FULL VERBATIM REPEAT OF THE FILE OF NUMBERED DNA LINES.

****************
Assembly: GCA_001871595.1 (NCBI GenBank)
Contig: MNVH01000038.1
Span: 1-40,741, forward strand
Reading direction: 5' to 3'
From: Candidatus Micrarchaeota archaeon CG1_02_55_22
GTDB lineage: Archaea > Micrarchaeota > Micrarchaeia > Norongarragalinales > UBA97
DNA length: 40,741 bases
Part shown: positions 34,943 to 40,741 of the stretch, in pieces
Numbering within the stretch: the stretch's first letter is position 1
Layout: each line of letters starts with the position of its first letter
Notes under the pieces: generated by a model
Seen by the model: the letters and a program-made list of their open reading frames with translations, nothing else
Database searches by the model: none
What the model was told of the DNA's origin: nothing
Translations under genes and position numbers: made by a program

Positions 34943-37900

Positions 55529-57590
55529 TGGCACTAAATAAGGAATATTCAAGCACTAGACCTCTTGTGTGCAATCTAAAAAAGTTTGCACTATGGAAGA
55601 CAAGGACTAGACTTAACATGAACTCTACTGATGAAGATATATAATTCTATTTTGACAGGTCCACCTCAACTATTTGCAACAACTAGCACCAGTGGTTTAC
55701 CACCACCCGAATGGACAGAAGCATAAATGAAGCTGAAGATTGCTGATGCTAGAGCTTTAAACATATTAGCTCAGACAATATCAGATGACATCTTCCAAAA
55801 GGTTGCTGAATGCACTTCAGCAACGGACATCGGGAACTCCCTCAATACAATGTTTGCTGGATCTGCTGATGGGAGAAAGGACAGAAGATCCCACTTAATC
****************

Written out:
Assembly: GCA_001871595.1 (NCBI GenBank)
Contig: MNVH01000038.1
Span: 1-40,741, forward strand
Reading direction: 5' to 3'
From: Candidatus Micrarchaeota archaeon CG1_02_55_22
GTDB lineage: Archaea > Micrarchaeota > Micrarchaeia > Norongarragalinales > UBA97
DNA length: 40,741 bases
Part shown: positions 34,943 to 40,741 of the stretch, in pieces
Numbering within the stretch: the stretch's first letter is position 1
Layout: each line of letters starts with the position of its first letter
Notes under the pieces: generated by a model
Seen by the model: the letters and a program-made list of their open reading frames with translations, nothing else
Database searches by the model: none
What the model was told of the DNA's origin: nothing
Translations under genes and position numbers: made by a program

Positions 34943-37900

Positions 55529-57590
55529 TGGCACTAAATAAGGAATATTCAAGCACTAGACCTCTTGTGTGCAATCTAAAAAAGTTTGCACTATGGAAGA
55601 CAAGGACTAGACTTAACATGAACTCTACTGATGAAGATATATAATTCTATTTTGACAGGTCCACCTCAACTATTTGCAACAACTAGCACCAGTGGTTTAC
55701 CACCACCCGAATGGACAGAAGCATAAATGAAGCTGAAGATTGCTGATGCTAGAGCTTTAAACATATTAGCTCAGACAATATCAGATGACATCTTCCAAAA
55801 GGTTGCTGAATGCACTTCAGCAACGGACATCGGGAACTCCCTCAATACAATGTTTGCTGGATCTGCTGATGGGAGAAAGGACAGAAGATCCCACTTAATC